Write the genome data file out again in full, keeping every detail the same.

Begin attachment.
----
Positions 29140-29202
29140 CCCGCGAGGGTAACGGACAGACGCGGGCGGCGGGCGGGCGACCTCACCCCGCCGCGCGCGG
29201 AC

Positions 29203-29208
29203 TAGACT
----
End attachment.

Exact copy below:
Positions 29140-29202
29140 CCCGCGAGGGTAACGGACAGACGCGGGCGGCGGGCGGGCGACCTCACCCCGCCGCGCGCGG
29201 AC

Positions 29203-29208
29203 TAGACT